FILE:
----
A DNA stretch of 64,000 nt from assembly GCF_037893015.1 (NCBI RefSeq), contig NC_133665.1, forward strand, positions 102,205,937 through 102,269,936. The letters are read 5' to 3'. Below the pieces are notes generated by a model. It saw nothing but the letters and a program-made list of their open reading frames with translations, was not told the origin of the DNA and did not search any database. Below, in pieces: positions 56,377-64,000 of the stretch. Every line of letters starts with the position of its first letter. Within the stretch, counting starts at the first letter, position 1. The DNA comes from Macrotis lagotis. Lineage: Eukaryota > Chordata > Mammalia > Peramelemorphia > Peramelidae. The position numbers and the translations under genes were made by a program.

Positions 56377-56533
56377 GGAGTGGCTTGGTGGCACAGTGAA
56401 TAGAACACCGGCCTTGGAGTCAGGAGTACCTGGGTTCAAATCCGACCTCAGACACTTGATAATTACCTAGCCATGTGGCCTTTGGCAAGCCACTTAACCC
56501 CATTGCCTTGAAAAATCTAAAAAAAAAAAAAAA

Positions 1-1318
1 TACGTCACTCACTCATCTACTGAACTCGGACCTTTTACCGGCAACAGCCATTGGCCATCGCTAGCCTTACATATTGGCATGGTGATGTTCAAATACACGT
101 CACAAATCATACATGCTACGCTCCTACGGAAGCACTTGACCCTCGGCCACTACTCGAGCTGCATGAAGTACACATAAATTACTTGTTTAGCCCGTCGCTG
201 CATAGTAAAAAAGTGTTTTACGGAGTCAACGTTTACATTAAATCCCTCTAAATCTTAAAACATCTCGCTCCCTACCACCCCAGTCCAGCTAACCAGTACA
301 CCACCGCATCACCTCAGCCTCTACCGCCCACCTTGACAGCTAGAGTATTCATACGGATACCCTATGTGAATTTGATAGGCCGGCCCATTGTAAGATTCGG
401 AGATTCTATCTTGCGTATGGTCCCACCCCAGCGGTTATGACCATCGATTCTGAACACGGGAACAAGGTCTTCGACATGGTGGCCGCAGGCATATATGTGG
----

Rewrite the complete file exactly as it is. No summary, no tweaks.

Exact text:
A DNA stretch of 64,000 nt from assembly GCF_037893015.1 (NCBI RefSeq), contig NC_133665.1, forward strand, positions 102,205,937 through 102,269,936. The letters are read 5' to 3'. Below the pieces are notes generated by a model. It saw nothing but the letters and a program-made list of their open reading frames with translations, was not told the origin of the DNA and did not search any database. Below, in pieces: positions 56,377-64,000 of the stretch. Every line of letters starts with the position of its first letter. Within the stretch, counting starts at the first letter, position 1. The DNA comes from Macrotis lagotis. Lineage: Eukaryota > Chordata > Mammalia > Peramelemorphia > Peramelidae. The position numbers and the translations under genes were made by a program.

Positions 56377-56533
56377 GGAGTGGCTTGGTGGCACAGTGAA
56401 TAGAACACCGGCCTTGGAGTCAGGAGTACCTGGGTTCAAATCCGACCTCAGACACTTGATAATTACCTAGCCATGTGGCCTTTGGCAAGCCACTTAACCC
56501 CATTGCCTTGAAAAATCTAAAAAAAAAAAAAAA

Positions 1-1318
1 TACGTCACTCACTCATCTACTGAACTCGGACCTTTTACCGGCAACAGCCATTGGCCATCGCTAGCCTTACATATTGGCATGGTGATGTTCAAATACACGT
101 CACAAATCATACATGCTACGCTCCTACGGAAGCACTTGACCCTCGGCCACTACTCGAGCTGCATGAAGTACACATAAATTACTTGTTTAGCCCGTCGCTG
201 CATAGTAAAAAAGTGTTTTACGGAGTCAACGTTTACATTAAATCCCTCTAAATCTTAAAACATCTCGCTCCCTACCACCCCAGTCCAGCTAACCAGTACA
301 CCACCGCATCACCTCAGCCTCTACCGCCCACCTTGACAGCTAGAGTATTCATACGGATACCCTATGTGAATTTGATAGGCCGGCCCATTGTAAGATTCGG
401 AGATTCTATCTTGCGTATGGTCCCACCCCAGCGGTTATGACCATCGATTCTGAACACGGGAACAAGGTCTTCGACATGGTGGCCGCAGGCATATATGTGG